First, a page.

Commentators analyzing tour pros have a phrase they use to describe a certain good-player mistake: They call it "getting stuck." It's a colorful term, but I'm not sure if regular golfers—like those I go back and forth with on Twitter—know what it means.
The easiest way to picture it is to compare it to the opposite problem: a slicer coming over the top. In that move, the player swings the club down from the outside on a steep angle. Getting stuck is coming from too far inside and behind the body. The upper body obstructs or interferes with the club's path to the ball.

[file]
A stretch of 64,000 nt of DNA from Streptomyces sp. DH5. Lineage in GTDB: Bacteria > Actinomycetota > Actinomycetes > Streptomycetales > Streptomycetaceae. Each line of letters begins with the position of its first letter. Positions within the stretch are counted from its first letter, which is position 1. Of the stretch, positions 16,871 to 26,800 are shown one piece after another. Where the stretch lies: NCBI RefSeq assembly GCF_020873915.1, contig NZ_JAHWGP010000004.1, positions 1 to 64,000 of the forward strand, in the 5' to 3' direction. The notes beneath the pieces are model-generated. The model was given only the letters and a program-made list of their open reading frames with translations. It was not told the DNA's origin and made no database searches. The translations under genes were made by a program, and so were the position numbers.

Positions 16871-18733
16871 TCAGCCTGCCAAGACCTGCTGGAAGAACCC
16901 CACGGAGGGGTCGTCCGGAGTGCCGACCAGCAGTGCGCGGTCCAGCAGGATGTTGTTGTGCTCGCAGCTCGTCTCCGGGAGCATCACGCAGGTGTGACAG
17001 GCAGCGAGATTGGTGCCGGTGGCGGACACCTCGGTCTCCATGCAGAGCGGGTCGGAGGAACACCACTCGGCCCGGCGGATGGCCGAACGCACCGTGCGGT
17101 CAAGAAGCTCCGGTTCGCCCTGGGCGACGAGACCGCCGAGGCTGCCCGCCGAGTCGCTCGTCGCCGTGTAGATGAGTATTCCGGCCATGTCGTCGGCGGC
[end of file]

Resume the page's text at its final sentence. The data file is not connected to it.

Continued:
The most common reason players get stuck is, they don't keep the arms and club in front of the chest as they turn back and through. When the club trails the upper body on the way down, the hands have to flip the clubhead over to recover. Hello, hook.
If that player tries to make a big body turn through to compensate, the club gets even more stuck. That's often a block.
If you can keep the same relationship between your upper body, arms and the club from address through impact, you'll be able to swing fast and free.
Hank Haney is based at the Hank Haney Golf Ranch, Lewisville, Texas. To get fixed in Golf Digest, send Hank your swing on Twitter: @HankHaney.